Could 2015 be an expensive year?
Passengers who regularly commute via rail transport have become aware of how much their existing rail fairs are set to increase as of January 2015. Never the less, this announcement was encircled by numerous protests about the ever growing price of tickets.
The rise is going to be marked by adding a further 1% on top of Julys figure in order to cover for the Retail Prices Index Inflation, which is also due to be announced shortly after. This means that the overall total of fares will then be boosted up to around 25% since 2010 when the Coalition Government came into force, this had been mentioned courtesy of the Campaign for Better Transport.
According to Labour, rail fares within the UK have already been marked among the highest in Europe. The rise will not only include everyday tickets but it will also include season tickets, the majority of which are “regulated” and prices are more than likely set by the Government.
Director General of the Railway Delivery Group, Michael Roberts mentioned that even though rail fares had increased beyond inflation for almost a decade the volume of passengers has also experienced a colossal growth.
He then added;
“Compared with fifteen years ago, we're now carrying twice as many passengers as we did then”. He also went on to say that rail services where partially a “victim of that success” this is because overcrowding is rising to a greater intensity on some major services. Mr Roberts then insisted on mentioning that the existing level of customer satisfaction with various railways found itself “steadily increasing” and a further EU-wide customer survey displayed that UK commuters were among those who appear to be most satisfied in Europe.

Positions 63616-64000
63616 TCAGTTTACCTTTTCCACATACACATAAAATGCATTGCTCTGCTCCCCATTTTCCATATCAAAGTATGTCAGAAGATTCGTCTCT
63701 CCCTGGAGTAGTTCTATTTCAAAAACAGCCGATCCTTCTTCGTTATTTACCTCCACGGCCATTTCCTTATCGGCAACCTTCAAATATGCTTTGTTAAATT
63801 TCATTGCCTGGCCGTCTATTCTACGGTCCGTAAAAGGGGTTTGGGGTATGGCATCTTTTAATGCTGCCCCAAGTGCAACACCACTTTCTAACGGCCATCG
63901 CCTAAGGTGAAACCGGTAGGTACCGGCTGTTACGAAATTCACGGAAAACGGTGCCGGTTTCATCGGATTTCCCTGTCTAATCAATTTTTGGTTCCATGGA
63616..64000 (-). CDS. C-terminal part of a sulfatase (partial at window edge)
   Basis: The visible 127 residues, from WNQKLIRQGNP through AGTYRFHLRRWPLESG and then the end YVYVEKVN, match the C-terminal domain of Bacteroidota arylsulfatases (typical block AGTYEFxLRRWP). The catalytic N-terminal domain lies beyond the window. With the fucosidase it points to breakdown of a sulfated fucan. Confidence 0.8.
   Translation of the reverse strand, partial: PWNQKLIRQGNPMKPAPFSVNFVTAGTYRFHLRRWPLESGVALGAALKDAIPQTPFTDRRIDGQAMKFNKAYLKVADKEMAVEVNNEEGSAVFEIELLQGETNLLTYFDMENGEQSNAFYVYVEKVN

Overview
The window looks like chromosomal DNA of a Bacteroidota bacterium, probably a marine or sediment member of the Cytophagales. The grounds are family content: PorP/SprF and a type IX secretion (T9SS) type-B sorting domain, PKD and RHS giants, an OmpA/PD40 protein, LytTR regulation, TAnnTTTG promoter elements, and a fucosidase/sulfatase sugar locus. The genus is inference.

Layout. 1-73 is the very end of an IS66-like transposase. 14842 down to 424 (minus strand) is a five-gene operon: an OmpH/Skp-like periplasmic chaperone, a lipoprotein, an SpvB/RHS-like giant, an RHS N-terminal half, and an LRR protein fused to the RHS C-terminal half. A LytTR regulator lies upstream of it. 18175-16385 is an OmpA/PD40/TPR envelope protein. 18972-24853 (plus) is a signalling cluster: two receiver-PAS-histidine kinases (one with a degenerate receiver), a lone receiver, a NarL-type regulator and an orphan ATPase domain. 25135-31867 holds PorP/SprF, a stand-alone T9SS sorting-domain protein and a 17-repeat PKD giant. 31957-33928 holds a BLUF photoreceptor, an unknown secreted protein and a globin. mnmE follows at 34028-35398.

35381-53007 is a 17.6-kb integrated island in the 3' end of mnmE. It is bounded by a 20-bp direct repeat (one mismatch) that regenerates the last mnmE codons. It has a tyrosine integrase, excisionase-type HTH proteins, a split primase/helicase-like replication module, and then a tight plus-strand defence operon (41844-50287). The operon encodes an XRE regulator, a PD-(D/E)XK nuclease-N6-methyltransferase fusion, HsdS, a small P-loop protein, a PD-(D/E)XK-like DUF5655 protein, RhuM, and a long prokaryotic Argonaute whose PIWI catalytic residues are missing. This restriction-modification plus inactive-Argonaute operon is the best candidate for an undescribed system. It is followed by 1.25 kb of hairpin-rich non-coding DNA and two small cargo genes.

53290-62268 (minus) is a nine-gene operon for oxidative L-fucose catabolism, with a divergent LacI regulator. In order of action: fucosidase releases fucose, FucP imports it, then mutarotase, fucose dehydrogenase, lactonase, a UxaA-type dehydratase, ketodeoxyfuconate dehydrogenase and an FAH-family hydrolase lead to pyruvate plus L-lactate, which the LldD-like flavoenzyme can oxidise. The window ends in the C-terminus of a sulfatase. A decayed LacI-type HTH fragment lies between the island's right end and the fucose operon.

From the increases in rail fares, the money that is likely to be raised from these will be invested in further rail setup in the approaching future according to a rail expert. Philip Haigh, Rail Journalist stated that even though the increase in fares made by the Government raises a large amount of money it is always further on down the line put back in to the network.
If Rail Price Inflation where to stay at its level of 2.6% which had been recorded in June 2014, fares are noted to increase by around 3.6%. However, under a rule known as “flex”, train companies are allowed to boost fares past the average by a figure of 2% providing that the overall average remains at the RPI plus 1% so by next year, some fares could see an increase of 5.6%.
According to the CBT, wages have risen 6.9% since 2010 and fares have risen by a 24%. Regulated rail fares had been capped last year courtesy of the Government so that they would then rise in time with the speed of inflation.
Mary Creagh, shadow minister for transport stated; “
David Cameron has failed to stand up for working people struggling with the cost-of-living crisis. He's allowed train companies to sting passengers with inflation-busting fare rises of over 20% since 2010, costing them hundreds of pounds”.
Are you being affected by the rail fare increases?
Nicole Cran, Pali Ltd
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